On why she thinks it’s important that the magazine’s mission has a print component: As you know, print is a very different experience than online. And people consume media in different ways; they consume information in different ways. And it’s been amazing to me to see what has been happening in bookstores; people picking up the magazine and writing to me. Or they’ll pick up Volume II and order Volume I directly from me. The physical presence of the magazine creates its own type of awakening that’s different from what happens on the Internet.

On how she feels the role of editor in chief has changed over the years: I’ve certainly seen it change. I began my career at Working Woman magazine in the 1980s and from there went to Savvy magazine, and from there went to New Hope Natural Media in Boulder, Colorado. And then from there to Yoga Journal, and through my career I definitely saw the role of editor in chief changing from one of being an editor and creator of experiences to one of being a marketer. The content selection became all about what’s going to sell the magazine and what’s going to sell advertising.

On her feelings when she held that first issue of Wild Hope in her hand: It was definitely like holding a newborn for me. I’m a very self-critical individual (Laughs), so I can always see the flaws in the work that I do. And because this was something that became so central to my value system; it became a driving motivation for me to get the magazine done and to start this conversation in a bigger way than just talking to friends.

On the biggest challenge she thinks she will face: It’s going to be interesting to see how it plays out. In the first issue, every one of the stories came from either a direct experience I’d had, or from someone who knew someone who could contribute the stories or the photographs. But then after the first issue, I started receiving submissions from people I didn’t know. And that’s been true of the third issue as well. So, I think that’s going to be my greatest challenge going forward. Will that be sustainable, or am I going to have to start assigning stories at some point? Will this organic system of submissions continue?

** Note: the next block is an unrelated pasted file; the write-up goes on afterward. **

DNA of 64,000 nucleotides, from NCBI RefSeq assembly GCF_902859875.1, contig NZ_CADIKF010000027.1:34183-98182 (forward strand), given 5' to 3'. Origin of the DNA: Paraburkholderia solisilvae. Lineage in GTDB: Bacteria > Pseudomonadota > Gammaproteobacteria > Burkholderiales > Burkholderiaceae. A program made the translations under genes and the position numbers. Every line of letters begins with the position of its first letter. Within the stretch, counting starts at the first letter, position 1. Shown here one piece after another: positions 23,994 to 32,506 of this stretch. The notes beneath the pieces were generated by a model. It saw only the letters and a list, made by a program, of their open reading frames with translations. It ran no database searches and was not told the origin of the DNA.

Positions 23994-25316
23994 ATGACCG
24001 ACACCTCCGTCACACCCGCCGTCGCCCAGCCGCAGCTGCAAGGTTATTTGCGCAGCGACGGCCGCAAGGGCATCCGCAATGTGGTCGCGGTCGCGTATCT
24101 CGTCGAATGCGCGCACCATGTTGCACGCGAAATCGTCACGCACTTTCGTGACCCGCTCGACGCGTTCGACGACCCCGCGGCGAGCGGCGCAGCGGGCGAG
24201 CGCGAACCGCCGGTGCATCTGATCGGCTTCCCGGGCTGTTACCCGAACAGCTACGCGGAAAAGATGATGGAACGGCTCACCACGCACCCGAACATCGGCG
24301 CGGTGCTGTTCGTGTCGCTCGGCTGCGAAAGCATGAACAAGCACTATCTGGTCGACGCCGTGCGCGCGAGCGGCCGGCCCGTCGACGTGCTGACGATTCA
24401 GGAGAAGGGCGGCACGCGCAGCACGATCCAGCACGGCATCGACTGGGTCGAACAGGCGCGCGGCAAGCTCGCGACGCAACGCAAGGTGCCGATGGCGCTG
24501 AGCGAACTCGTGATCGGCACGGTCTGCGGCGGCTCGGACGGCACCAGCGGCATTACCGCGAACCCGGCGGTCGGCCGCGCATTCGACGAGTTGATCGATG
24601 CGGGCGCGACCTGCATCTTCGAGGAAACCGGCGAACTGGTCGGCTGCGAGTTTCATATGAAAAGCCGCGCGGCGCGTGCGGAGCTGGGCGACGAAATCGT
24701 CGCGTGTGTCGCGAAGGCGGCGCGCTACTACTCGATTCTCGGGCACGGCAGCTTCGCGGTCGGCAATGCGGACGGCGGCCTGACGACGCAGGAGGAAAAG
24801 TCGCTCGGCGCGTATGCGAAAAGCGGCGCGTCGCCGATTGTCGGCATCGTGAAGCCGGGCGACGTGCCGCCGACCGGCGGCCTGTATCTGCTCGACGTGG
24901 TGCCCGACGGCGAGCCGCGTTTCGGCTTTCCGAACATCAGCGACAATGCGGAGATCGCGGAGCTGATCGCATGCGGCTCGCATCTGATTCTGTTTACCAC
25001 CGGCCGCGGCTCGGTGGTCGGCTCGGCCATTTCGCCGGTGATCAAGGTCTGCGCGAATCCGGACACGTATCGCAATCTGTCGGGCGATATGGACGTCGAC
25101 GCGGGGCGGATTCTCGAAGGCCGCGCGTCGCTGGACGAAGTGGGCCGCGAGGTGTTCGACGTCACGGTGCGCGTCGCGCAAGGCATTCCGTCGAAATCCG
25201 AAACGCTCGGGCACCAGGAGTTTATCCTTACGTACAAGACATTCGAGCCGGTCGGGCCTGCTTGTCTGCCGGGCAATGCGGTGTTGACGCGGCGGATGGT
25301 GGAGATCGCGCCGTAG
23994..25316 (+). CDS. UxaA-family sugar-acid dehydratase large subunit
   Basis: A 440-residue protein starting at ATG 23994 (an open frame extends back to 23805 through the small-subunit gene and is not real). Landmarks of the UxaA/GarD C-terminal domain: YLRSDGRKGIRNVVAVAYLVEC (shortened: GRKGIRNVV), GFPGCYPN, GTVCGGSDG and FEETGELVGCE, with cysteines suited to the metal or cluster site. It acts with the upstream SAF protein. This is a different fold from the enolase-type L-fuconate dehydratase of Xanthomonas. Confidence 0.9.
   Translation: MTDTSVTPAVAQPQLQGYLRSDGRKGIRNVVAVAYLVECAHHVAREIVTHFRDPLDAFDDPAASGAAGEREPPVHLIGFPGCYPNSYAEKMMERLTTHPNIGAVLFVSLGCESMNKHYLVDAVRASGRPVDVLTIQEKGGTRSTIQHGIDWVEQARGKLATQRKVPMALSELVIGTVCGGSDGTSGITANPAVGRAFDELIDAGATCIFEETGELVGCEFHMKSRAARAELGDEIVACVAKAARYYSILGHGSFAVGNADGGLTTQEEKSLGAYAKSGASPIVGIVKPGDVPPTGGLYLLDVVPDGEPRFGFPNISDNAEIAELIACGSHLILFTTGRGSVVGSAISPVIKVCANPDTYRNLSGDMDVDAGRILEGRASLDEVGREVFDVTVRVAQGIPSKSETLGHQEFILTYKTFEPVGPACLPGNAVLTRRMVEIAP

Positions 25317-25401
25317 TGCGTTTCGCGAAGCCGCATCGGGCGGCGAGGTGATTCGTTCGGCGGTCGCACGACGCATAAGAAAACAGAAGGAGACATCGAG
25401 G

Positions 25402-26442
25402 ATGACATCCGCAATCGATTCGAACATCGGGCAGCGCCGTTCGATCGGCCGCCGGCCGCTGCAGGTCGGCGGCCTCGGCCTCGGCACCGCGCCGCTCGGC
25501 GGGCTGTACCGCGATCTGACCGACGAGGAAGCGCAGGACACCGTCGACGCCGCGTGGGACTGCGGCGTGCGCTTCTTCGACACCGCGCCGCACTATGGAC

On what someone would find her doing if they showed up unexpectedly at her home one evening: Actually, I work a full-time job that’s not Wild Hope. I am the marketing and communications manager for Spirit Rock Meditation Center here in Marin. So, if you were to come over to my house in the evenings, what you would find me doing is working on Wild Hope. (Laughs)

On what keeps her up at night: The challenges that accompany the work that I’m trying to do and the work of the people who are contributing to Wild Hope. The challenges to those efforts are what keep me up at night.

And now the lightly edited transcript of the Mr. Magazine™ interview with Kathryn Arnold, Story Curator, Wild Hope magazine.

wild-hope-1st-issue484Samir Husni: I’ve seen a lot of magazines and magazine mastheads throughout my career, but I have never seen one that refers to a “story curator” as you do for your own position at Wild Hope magazine. Tell me about that new title that you have created for yourself.

Kathryn Arnold: I’m calling myself that, a “story curator,” because that’s really what I’m doing. I’ve spent my career as a magazine editor or a book editor, but in creating Wild Hope, what I’m doing is reaching out to my community of veterinarians, wildlife rehabilitators, conservationists and biologists who aren’t necessarily professional writers. I encourage them to tell us their personal stories about the work that they’re doing to help save Earth’s biodiversity. So, really, I’m curating their stories as opposed to what you would conventionally think of a magazine editor doing, things like assigning stories. I’m not assigning stories; I’m collecting stories. And then I’m shaping them into a magazine that I hope will inspire others to engage in saving Earth’s biodiversity.

Samir Husni: Tell me about that moment of conception with Wild Hope. What clicked in your brain and made you think that you needed to do a print magazine about this topic?

Kathryn Arnold: The story has a few points to it; one, back in 2002 I began volunteering at a place here in Marin County called The Marine Mammal Center, taking care of the animals that we rescued and admitted, then rehabilitated and released back into the wild. And that awakened me to the fact that I knew very little about the ecosystem that I lived in. So, that set me on the path to go back to school and get a degree in Natural History.

And along the way, I met so many other people who were engaged in the work of saving other species. And I found it very inspiring, yet among that community I also felt that there was a great deal of despair.

So, the idea to create Wild Hope came out of that wanting to share the hope that I had and that I had gleaned from being in that community; I wanted to share that hope among the community to lift their spirits. I first thought of it as a website, because truthfully, it was less expensive to do.

But then I was inspired by two former staffers that worked with me at Yoga Journal. I used to be the editor in chief of Yoga Journal. They were two young people on my staff who launched their own print magazine. And honestly, my protégés inspired me to start a print publication, and then I just happened to meet up with Jane Palecek at a “Women in Publishing” conference and mentioned to her my concept. And Jane told me that she would be happy to partner with me on the magazine and help to create it. And of course, Jane was an award-winning designer at Afar magazine and she was also at Mother Jones.